REsponding to Christ's Call

Responding to Christ’s Call.

Matthew 4:18-25

“Immediately they left their nets and followed Him.”

 

            The day started like any other day for Peter, Andrew, James, and John.  For them, their livelihood was fishing on the Sea of Galilee.  Like all fishermen, the day would have consisted of fixing nets, preparing the boat, and rowing out upon the water in search of the day’s catch.  It was often challenging work that involved working in the hot sun during the summer and risking the harsh storms in the winter.  It required them to cast their nets during the day or drag nets at night as they rowed their boats about the lake.  It was a hard, strenuous job. The ancient Jewish historian Josephus states that more than 230 fishing boats were working around the Sea of Galilee.  Typically, when fishing, five men would work in the boat to catch haul in the daily catch. In Luke 5:10, we find that James and John were partners with Peter and Andrew, the four of them working together to make a living for themselves and their families. Like many blue-collar jobs, their livelihood was determined by their strength and willingness to work hard.

            As they started the day, they had little clue that it would bring an event that would change their lives and the course of history.  Perhaps as they were preparing to go fishing that day, they were talking about the latest prices and markets for their fish; maybe they were complaining about the rule of the Roman government.  They may have been discussing the rumors of a new rabbi from Nazareth.  They may have been arguing about why they could not catch any fish the previous night.  Amid their work and banter, suddenly, the new Rabbi who had taken up residence in the town approached them.  This rabbi was from Nazareth, a man named Jesus.  As Jesus approaches them, he gives them an invitation.  He invites them to become his disciples.  It was not uncommon for a rabbi to gather around him students who would follow him and learn from him.  Education did not come in the form of a college or university; it came by invitation to become a student under a teacher, to follow him and live with him to be taught by the teacher.  Jesus was inviting them to become his followers and to learn from him.  But it was not just a casual invitation to go for a walk to discuss the possibilities.  It was a command to become his disciple, to leave their life of fishing and become his student.  Jesus asked them to leave everything behind them and follow him, even breaking their family ties (vs. 22).  In this simple request, Jesus sets the requirement of those who follow him.  He desires complete allegiance and unconditional obedience.  This does not mean that they were to abandon their responsibility of caring for their family.  Their father had hired men who could continue the family business (Mark 1:20).  It meant that they were to have a new priority that superseded all other relationships.  It meant that following Christ was now their life purpose.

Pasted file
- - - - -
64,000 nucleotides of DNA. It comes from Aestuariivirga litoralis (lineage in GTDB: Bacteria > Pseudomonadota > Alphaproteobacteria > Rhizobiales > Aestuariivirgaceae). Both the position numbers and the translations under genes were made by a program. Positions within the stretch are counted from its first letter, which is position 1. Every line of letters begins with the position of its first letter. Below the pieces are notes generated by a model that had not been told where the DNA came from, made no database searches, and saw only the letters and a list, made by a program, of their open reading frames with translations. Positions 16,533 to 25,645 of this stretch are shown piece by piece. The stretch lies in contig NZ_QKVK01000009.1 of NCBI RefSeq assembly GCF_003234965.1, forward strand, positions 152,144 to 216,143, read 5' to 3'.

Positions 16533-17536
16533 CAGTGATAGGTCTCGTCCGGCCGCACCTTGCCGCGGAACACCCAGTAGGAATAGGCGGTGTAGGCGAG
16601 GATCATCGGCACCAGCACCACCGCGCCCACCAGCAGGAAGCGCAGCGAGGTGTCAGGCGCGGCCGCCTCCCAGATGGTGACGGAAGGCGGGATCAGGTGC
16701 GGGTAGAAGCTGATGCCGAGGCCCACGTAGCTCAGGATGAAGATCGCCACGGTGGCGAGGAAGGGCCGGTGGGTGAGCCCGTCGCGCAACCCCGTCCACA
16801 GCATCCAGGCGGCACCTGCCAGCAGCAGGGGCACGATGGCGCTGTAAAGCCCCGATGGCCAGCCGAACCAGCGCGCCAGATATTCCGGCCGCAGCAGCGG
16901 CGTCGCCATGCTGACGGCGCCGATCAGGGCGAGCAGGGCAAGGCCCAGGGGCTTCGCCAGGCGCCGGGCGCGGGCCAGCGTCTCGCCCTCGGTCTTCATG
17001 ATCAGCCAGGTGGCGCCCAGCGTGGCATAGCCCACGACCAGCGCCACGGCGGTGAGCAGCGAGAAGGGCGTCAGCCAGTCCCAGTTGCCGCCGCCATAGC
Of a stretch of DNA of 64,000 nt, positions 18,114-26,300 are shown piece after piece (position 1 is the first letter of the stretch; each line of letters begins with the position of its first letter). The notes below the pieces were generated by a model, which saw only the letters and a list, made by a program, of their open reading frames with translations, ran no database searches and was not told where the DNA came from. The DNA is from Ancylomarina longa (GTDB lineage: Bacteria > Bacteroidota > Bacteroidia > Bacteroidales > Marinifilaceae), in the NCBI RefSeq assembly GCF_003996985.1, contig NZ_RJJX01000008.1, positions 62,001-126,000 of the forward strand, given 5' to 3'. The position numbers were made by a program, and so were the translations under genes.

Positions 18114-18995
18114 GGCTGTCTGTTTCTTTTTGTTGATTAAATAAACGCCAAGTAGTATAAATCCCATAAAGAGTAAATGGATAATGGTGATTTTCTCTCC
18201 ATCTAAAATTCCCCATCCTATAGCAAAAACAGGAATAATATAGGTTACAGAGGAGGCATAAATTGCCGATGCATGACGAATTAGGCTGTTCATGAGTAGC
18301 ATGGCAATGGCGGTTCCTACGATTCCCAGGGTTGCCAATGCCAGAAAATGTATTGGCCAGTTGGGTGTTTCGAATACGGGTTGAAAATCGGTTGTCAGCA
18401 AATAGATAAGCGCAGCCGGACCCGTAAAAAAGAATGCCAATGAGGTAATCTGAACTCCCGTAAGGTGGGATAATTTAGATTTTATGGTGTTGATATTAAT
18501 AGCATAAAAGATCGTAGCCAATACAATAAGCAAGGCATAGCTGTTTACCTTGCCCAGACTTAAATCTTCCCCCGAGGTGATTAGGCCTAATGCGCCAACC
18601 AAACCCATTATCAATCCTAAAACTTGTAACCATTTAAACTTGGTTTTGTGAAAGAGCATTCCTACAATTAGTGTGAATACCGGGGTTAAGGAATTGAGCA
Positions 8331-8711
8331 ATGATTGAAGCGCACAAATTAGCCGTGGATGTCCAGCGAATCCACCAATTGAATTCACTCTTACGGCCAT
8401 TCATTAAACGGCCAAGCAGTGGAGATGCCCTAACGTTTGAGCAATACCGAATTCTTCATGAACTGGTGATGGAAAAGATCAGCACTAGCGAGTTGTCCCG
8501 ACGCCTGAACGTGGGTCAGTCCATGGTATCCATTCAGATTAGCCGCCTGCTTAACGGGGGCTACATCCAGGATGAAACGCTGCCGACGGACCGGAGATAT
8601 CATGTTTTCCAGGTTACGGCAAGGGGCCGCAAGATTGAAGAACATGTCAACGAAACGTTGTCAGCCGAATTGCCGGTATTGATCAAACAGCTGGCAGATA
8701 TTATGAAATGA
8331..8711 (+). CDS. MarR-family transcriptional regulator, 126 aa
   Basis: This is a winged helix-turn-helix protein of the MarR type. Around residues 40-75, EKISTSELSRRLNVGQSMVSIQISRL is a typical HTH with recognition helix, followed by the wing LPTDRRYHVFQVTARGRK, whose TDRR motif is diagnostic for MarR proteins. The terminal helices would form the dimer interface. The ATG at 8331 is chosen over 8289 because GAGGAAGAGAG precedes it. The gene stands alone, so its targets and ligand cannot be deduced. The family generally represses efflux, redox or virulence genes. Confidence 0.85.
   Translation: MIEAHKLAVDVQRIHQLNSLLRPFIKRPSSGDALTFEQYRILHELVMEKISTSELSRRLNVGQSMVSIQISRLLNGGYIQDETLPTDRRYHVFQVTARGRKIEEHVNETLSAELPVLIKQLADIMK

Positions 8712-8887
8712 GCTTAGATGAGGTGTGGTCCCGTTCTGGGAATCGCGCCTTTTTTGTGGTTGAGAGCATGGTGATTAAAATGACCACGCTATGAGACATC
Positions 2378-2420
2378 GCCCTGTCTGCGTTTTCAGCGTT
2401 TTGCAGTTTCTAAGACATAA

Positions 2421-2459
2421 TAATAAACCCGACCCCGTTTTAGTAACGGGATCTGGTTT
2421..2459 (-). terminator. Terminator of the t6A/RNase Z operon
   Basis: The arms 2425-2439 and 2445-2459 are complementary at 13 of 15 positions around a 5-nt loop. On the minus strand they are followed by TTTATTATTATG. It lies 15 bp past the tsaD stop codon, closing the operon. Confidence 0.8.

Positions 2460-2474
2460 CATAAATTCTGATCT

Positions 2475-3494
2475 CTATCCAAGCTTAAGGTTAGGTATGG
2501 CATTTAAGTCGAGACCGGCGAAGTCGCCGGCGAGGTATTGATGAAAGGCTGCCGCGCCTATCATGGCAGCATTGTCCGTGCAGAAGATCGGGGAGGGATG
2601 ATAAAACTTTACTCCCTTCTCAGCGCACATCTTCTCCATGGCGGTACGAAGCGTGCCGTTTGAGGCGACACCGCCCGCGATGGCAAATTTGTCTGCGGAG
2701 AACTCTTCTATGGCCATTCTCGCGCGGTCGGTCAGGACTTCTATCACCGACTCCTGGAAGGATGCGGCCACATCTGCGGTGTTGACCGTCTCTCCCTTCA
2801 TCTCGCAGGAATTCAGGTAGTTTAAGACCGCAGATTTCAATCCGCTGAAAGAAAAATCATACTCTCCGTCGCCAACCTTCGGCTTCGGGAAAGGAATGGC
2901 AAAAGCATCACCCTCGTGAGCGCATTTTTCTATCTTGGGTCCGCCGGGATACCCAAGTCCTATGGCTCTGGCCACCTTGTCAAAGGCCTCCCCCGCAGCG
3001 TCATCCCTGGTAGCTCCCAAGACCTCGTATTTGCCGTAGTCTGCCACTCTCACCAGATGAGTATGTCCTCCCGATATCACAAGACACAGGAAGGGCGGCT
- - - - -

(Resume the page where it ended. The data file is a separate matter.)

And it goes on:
Often in our approach to Christ, we obey him out of convenience.  When God calls us to perform a task, we do so when and if it fits our schedule and plans.  But God desires complete obedience.  Just as Jesus called these four fishermen to follow him and become workers in Christ’s kingdom, he calls us to follow him and serve in his kingdom.  We are to make our priorities and goals subservient to his priorities and purpose for our life.  The Christian life is not about seeking God’s blessing for our plans but seeking God’s plan for us.  It is about being engaged in his kingdom-building plan.  At the start of the day, our prayer should always be, “God may you align my life and activities to your will and purpose.”  When that becomes our prayer, then we are indeed disciples of Christ. 

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